Posts Tagged ‘Press’

The tragi-comic end of Wreathgate is a timely reminder of how far British politics has fallen

01/11/2018, 08:23:23 AM

by Rob Marchant

You will recall how, a few months ago, a certain party leader furiously denied, then in the end implicitly accepted, that he laid a wreath at the grave of Palestinian terrorists: essentially in the face of overwhelming evidence that he did just that.

Thanks to the painstaking work of some ordinary folk, as well as journalists, piecing together maps and photographs from the event, it was made clear that the route he took through the cemetery would have made any other explanation untenable.

For many of us, this was a watershed moment. We knew he had a long history of hanging out with dubious people and supporting unpleasant causes, but we wanted to believe there was still a chance that he was merely naïve and occasionally mendacious, rather than a serial liar. This shattered that possibility.

Through five years of Miliband’s leadership, Uncut criticised him, often heavily. We praised him, too, when he got things right. But we never called him a liar, because he was not one. Corbyn is not in the same category politically, of course. But neither is he in the same category personally.

Jeremy Corbyn lied about not laying a wreath. It may seem a minor thing, in the greater scheme of things, but the fact that it does is more a comment on today’s politics than anything else. The only plausible explanation was simply that a man who aspired to be PM could not be seen to be openly supporting terrorists (and worse, Hamas, terrorists with an ingrained anti-Semitism that can be traced back to their founding charter).

So it was really no surprise to find that the Leader’s – or, we assume, his Communications Director and legal team on his behalf – that he made a complaint to the press regulator about the coverage of the event.


Facebook Twitter Digg Delicious StumbleUpon

“Transparent” is the new “progressive”. Oh goody.

18/07/2011, 12:00:13 PM

by Tom Harris

Did I hear correctly? Did David Cameron actually say that every meeting or discussion any MP has with a journalist should have to be registered from now on?

No, he didn’t, actually. Though that’s how some outlets were reporting the Prime Minister’s views when he made his statement on the News International inquiry last Wednesday. All ministers should register such encounters, and the opposition should follow suit, he slyly suggested.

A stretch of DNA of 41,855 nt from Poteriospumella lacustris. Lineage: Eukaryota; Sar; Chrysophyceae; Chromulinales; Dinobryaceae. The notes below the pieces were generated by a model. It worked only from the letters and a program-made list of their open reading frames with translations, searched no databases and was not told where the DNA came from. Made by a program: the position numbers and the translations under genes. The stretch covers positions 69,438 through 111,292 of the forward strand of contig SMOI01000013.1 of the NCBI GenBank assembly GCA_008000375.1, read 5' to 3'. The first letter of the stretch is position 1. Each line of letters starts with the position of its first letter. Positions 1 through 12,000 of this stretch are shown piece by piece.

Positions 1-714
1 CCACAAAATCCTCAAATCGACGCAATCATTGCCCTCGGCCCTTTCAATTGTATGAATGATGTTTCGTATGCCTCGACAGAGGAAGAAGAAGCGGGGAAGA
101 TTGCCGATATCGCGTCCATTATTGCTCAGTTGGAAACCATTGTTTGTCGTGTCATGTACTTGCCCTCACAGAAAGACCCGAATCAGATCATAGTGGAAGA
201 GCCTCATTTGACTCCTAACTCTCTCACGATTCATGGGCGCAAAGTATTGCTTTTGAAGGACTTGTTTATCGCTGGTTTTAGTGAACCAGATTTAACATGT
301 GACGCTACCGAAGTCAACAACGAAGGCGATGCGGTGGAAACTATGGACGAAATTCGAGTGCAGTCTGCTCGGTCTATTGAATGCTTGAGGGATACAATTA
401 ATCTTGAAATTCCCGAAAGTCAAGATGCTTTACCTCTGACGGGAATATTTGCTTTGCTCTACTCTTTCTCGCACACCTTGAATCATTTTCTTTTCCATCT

Can you imagine the panic that must have gone through both front benches at that point? What, tell the world that I’m having a drink with So-And-So from the Daily Whatever tonight? What happens when So-And-So’s byline appears on a story in tomorrow’s edition revealing that “a senior minister/front bencher” is unhappy with the leadership of “the leader/Prime Minister”? The ancient right to stab one’s leader in the back while being nice to his face is sacrosanct and was even included in Magna Carta. Probably.

And it would be extremely foolhardy to risk it and not register such an encounter, what with all these nosey bloody parliamentary researchers desperate to spot MPs having discreet conversations with journalists and email them to EyeSpyMP on Twitter.

This all smacks of the silly and damaging one-upmanship that prevailed during the expenses crisis of 2009; remember when Gordon and Harriet were reported as wishing to ban all MPs from having outside interests on the basis that it would damage the Tories more than us? They had to settle instead for the half-way house of forcing MPs to declare every penny of outside income, however small, and to invent a figure for the time spent earning it (“Harris, T: writing a post for Labour Uncut – four and a half minutes – remuneration nil”). (more…)

Facebook Twitter Digg Delicious StumbleUpon